Thursday 5 September 2013

Caroline B Ncube

IP policies in Africa - no 3 Benin

Benin, one of the LDCs that benefited from the recent TRIPs compliance extension, does not have an IP policy to inform its IP legislation (available here). Such legislation is implemented together with the OAPI's Bangui Agreement which is directly applicable in Benin (see a brief overview of OAPI member states and the Bangui Agreement here). An innovation policy is a good place to look for a country's IP policy position. There are some indications that Benin sought assistance with formulating a Science, Technology and Innovation policy from UNESCO in 2008 (see here) but this Leo was unable to find a national innovation policy either. If any Afo-IP readers have further information on this, it would be very welcome.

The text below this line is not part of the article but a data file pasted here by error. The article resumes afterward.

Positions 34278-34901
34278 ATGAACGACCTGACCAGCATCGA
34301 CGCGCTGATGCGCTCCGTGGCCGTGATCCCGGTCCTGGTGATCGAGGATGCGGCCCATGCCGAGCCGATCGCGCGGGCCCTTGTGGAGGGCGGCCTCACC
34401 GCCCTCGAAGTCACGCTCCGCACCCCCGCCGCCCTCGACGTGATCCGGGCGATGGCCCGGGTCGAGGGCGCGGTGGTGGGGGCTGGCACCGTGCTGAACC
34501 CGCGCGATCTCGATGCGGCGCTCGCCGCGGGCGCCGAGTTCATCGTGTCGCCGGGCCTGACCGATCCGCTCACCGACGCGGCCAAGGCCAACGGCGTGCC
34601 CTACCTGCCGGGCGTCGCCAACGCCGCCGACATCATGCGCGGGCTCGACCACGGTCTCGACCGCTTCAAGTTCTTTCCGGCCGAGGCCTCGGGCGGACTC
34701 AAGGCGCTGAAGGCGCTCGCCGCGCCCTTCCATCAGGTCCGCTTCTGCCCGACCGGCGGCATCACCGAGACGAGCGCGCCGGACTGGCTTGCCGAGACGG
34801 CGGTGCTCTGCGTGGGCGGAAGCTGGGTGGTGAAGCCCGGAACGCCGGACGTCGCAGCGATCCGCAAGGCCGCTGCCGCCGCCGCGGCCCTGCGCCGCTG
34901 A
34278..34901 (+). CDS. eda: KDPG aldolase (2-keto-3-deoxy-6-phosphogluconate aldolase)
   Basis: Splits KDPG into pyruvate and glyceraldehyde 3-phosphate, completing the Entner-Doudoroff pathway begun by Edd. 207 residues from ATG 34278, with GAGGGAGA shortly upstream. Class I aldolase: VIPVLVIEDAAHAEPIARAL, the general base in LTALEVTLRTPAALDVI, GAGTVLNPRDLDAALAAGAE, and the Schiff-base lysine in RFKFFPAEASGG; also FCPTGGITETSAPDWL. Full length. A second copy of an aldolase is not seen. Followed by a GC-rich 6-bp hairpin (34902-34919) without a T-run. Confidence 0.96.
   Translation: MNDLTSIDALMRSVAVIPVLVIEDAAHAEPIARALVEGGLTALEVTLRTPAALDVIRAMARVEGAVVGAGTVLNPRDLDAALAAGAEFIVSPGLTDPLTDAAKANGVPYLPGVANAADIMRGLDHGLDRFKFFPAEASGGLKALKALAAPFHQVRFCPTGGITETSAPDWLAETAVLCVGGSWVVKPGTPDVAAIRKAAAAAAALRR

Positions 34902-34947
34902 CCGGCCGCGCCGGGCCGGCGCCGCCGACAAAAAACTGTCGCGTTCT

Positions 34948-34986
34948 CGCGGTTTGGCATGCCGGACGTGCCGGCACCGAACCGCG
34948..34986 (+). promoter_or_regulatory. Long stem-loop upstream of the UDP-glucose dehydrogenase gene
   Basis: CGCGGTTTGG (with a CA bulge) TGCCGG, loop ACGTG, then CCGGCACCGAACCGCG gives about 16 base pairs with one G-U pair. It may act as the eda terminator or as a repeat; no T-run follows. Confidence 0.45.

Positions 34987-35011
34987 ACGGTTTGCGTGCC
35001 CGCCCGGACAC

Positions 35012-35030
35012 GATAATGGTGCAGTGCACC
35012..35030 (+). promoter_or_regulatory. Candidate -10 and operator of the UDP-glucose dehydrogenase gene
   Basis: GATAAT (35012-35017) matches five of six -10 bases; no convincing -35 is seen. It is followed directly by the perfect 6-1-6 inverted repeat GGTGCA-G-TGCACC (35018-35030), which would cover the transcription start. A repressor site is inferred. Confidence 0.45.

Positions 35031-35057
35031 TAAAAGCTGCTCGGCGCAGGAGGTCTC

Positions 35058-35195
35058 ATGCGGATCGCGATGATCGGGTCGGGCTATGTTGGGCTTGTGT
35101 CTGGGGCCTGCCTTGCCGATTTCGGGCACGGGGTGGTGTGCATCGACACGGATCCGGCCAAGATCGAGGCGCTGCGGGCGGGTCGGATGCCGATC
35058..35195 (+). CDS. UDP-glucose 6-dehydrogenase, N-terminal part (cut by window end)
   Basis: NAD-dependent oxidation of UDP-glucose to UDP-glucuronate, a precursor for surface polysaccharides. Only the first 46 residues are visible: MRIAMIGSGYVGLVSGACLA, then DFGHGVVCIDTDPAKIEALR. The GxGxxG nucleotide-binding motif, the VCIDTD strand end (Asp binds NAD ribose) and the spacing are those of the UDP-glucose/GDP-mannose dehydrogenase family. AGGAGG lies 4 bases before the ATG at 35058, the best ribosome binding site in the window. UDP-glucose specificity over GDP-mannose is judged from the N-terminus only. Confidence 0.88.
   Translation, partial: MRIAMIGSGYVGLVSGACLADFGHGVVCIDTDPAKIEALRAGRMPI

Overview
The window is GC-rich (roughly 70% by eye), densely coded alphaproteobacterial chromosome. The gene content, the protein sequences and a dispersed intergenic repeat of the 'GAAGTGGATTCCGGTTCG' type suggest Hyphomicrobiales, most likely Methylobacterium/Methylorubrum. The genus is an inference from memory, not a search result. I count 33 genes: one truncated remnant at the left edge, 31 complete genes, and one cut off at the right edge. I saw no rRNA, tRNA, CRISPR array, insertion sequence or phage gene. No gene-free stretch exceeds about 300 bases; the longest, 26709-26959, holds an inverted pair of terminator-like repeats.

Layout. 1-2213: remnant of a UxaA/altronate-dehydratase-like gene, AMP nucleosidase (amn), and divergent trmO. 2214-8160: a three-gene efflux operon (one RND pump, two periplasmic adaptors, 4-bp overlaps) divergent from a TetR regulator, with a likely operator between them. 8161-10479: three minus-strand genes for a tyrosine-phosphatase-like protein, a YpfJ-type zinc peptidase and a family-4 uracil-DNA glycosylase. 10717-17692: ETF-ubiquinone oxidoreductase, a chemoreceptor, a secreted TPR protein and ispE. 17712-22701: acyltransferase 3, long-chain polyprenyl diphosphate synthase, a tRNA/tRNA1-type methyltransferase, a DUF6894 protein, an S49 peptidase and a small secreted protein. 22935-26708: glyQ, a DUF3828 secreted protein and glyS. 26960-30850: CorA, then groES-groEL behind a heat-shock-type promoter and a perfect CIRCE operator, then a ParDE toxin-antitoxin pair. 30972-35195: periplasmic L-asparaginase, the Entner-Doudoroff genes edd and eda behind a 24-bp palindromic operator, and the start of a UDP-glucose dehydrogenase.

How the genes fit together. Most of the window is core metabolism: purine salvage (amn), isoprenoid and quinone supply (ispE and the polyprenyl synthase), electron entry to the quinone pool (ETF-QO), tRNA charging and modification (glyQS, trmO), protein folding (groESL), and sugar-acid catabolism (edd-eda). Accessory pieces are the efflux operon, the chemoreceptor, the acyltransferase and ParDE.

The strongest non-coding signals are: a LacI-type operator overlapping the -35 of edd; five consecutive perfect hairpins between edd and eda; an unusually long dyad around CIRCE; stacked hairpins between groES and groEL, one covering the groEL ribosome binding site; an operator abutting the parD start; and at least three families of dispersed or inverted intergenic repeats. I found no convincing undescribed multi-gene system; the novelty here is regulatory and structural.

As an OAPI member state that subscribes to a common code of IP law (the Bangui Agreement) Benin probably takes its policy cues from OAPI.  However, in my view, it would be prudent to have a national policy stance that takes  the country's unique socio-economic position into account and addresses the various aspects of the economy that are affected by IP laws such as tech-transfer and the promotion of innovation.

For those interested in following up on Benin - a good start would be Fikremarkos Merso's 'IP Trends in African LDCs and the LDC TRIPS Transition Extension' which places Benin's position in context by comparing it to other African LDCs.

* in breaking news elsewhere on the continent, South Africa's draft IP policy was gazetted yesterday (its full text is available here). Afro-IP will be carrying commentary on the draft over the next few weeks. 

Caroline B Ncube

Caroline B Ncube

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